When parents accept their responsibility as teachers of the Faith, everyone benefits.  The children learn their Faith in meaningful ways that transfer to real life.  The Church and the Schools are better able to pastor and teach the children that already have a fundamental grounding in the Faith.  The parents learn and strengthen their own Faith by teaching it.  Families grow closer as they learn and explore the meaning of their Faith together.  Love, compassion, empathy, discipline, togetherness, all the things families crave are realized in living the Faith genuinely.  Society benefits from having faithful, ethical Christians that are able to live and apply the love of Christ.  Everyone wins when parents learn and teach the Faith to their children.

Parents do not need to have degrees in theology to teach their children.  There are plenty of reputable resources available through books, CDs, DVDs, the internet and Church programs.  All it takes is for parents to claim the responsibility and step up in faith.  One resource I have found is a series of DVDs for children called “Brother Francis.”  My three year olds love them and I have learned from them as well.  Just start with the basics and build upon them.  Teach yourself.  First and foremost, pray for the grace to be the loving Christian your children need to see and follow.  Any parent with children of any age can do that!  Teach your children to soar on what Pope John Paul II called “the wings of faith and reason!”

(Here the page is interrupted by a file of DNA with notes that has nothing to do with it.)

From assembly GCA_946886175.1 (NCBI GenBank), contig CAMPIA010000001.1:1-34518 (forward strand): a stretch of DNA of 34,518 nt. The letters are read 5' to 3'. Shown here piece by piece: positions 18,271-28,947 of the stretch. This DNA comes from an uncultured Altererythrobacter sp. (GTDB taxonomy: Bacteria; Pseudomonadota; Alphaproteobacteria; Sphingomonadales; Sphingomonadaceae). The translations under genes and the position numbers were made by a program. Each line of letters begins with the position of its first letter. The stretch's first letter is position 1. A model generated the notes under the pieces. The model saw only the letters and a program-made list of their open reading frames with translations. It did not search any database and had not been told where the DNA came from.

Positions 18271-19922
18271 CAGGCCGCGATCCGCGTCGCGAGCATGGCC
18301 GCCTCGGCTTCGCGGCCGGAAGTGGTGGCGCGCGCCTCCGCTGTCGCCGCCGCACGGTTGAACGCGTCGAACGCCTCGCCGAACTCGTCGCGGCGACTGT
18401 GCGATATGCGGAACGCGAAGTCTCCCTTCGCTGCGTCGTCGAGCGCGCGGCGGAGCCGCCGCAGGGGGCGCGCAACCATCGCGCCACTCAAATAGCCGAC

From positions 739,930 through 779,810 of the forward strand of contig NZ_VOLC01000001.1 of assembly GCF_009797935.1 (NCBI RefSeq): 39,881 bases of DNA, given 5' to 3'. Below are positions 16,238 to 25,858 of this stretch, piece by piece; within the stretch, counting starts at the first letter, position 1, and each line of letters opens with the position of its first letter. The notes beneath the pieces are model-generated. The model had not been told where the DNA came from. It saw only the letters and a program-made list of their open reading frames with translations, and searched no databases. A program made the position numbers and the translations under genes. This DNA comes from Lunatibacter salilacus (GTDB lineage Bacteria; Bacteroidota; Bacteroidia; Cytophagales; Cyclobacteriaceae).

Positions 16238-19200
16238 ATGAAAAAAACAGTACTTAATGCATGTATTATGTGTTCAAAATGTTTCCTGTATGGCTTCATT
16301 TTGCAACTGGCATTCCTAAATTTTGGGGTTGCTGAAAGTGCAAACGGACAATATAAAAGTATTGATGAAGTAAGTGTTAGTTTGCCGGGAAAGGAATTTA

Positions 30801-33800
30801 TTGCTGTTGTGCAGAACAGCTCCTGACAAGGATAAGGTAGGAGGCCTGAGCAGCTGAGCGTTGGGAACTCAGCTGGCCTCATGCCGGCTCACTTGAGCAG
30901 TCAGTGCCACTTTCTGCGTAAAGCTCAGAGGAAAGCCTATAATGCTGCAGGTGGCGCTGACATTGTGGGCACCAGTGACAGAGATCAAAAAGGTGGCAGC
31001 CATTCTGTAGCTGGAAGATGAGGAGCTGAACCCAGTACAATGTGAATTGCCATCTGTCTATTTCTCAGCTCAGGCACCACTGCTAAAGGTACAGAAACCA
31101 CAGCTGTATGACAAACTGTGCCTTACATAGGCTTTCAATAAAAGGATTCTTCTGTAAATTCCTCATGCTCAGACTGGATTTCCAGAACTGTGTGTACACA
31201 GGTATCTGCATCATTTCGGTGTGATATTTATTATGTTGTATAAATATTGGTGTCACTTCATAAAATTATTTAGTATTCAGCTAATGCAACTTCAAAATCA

A Therapist’s Question

The question that is famously associated with therapists is, “How does that make you feel?”  There is a time and a place for that question (or a variant of it), but answering it is certainly not all there is to therapy.  There are many questions to be asked and processed.  One question that seems to probe the heart of the matter quite often is, “What are you afraid of?” or “What are you afraid will happen then?”

So many people are driven by fear.  I don’t mean the healthy kind of fear that causes one to avoid genuine danger, but a nagging sense of emptiness or discontentment (I am not necessarily discussing anxiety disorders here).  It is a fear described by Tillich as a fear of “non-being,” although few people draw that conclusion as they move through their fearful lives.  People generally attempt to ease the fear by means of acquiring material goods, pleasures, or by investing in relationships.  Since people, pleasures and things are imperfect and finite, they will eventually disappoint, deteriorate or disappear.  Therefore, the fear remains below the surface.  It is Thoreau’s life of “quiet desperation.”